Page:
The Irony Of Independence

The Irony Of Independence

Then the Lord God called to the man, and said to him, “Where are you?” He said, “I heard the sound of You in the garden, and I was afraid because I was naked; so I hid myself.”
–Genesis 3:9-10

This week we are looking at Satan’s four favorite lies, all of which can be found in Genesis 3. First, Satan tempted Eve with the lie that is the foundation for every sin: “You do not have what you need to be happy.” Once Eve fell for that lie, Satan used a second lie: “You are in control of your destiny.” Eve felt that to experience happiness in life, she had to move out from under God’s control of her life. And that led to Satan’s third lie to Eve: “You are all alone.” The great irony is that independence from God does not produce confidence; it produces fear. You see, all it takes is a disloyal mate or a maverick cancer cell or a random accident to quickly sober us up to the fact that we are not in control of our lives. That realization brings fear. It is no accident that the first negative emotion in the Bible was not jealousy, bitterness, or lust–it was fear. Adam and Eve decided that God could not be counted on to give them what they needed, and so they acted independently of God and ate fruit from the forbidden tree. Yet instead of being filled with confidence, they became afraid and hid themselves from the presence of God. When God called to Adam, he said, “I heard the sound of You in the garden, and I was afraid because I was naked; so I hid myself’” (v. 10). Up to that point, Adam and Eve had never experienced fear, but acting independently of God produced fear. And it continues today.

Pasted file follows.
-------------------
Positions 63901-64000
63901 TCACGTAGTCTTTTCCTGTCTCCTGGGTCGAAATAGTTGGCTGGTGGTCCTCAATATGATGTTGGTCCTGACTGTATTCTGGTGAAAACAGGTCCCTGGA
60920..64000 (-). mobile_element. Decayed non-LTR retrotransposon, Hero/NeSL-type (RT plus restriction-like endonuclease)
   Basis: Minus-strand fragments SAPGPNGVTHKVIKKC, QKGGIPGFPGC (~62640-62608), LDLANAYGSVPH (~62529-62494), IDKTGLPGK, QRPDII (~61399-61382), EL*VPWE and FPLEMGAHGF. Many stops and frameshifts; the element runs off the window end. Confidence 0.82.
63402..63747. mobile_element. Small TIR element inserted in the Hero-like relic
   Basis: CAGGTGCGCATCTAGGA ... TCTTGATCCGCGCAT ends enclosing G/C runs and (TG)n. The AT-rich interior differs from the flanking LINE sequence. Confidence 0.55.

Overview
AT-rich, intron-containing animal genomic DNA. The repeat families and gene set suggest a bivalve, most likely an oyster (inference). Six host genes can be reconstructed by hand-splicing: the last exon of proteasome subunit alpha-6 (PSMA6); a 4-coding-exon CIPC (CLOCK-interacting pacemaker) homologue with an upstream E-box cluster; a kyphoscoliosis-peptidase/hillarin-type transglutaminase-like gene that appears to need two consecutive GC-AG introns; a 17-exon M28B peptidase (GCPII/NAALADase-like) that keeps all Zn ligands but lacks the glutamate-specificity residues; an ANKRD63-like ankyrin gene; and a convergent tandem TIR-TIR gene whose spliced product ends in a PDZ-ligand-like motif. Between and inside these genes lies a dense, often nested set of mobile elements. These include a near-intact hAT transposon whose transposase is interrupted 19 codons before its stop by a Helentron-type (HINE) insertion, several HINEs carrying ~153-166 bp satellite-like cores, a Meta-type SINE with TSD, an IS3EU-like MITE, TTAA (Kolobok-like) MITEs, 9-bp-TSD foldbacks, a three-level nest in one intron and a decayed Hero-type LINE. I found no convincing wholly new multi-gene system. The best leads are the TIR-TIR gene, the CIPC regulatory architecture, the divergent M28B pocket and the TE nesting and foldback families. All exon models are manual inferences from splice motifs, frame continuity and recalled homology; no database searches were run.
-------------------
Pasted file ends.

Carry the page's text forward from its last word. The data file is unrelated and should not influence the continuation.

As atheism takes hold in our culture, the result is not unbounded confidence, but increasing fear. Several years ago, the late writer Michael Crichton wrote an article called, “Let’s Stop Scaring Ourselves.” In it he catalogued some of the wildest fears that have seized our culture in the last few decades. He said in 1975, “Newsweek” warned that global temperatures were falling, and could result in worldwide famine. Within ten years, scientists had to revise those predictions as temperatures had begun to rise instead of fall. In the 1960s, we were warned of the dangers of overpopulation, with one think tank predicting that by 2030, the world population would be at least fourteen billion people. Yet by the end of the twentieth century, fertility rates had fallen to half of what they were in 1950. We were warned that power lines cause cancer. Then it was discovered that not only are power lines not harmful, but the magnetic fields that were feared to be carcinogenic can actually be helpful in some medical treatments. There were also threats of killer bees, giant asteroids–and who can forget the hysteria surrounding Y2K? Yes, catastrophic events do sometimes occur. But the relationship between society’s increasing fear and decreasing belief in God is not coincidental. You see, whenever you free yourself from the notion that there is a sovereign God who is controlling everything, it is only natural for you to begin calculating everything that could go wrong in your life. You are seized not with confidence, but by fear.

Today’s devotion is excerpted from “Satan’s Four Favorite Lies” by Dr. Robert Jeffress, 2010.

Michael Crichton, “Let’s Stop Scaring Ourselves,” Parade Magazine, December 5, 2004, 6-7.

Scripture quotations taken from the (NASB®) New American Standard Bible®, Copyright © 1960, 1971, 1977, 1995 by The Lockman Foundation. Used by permission. All rights reserved.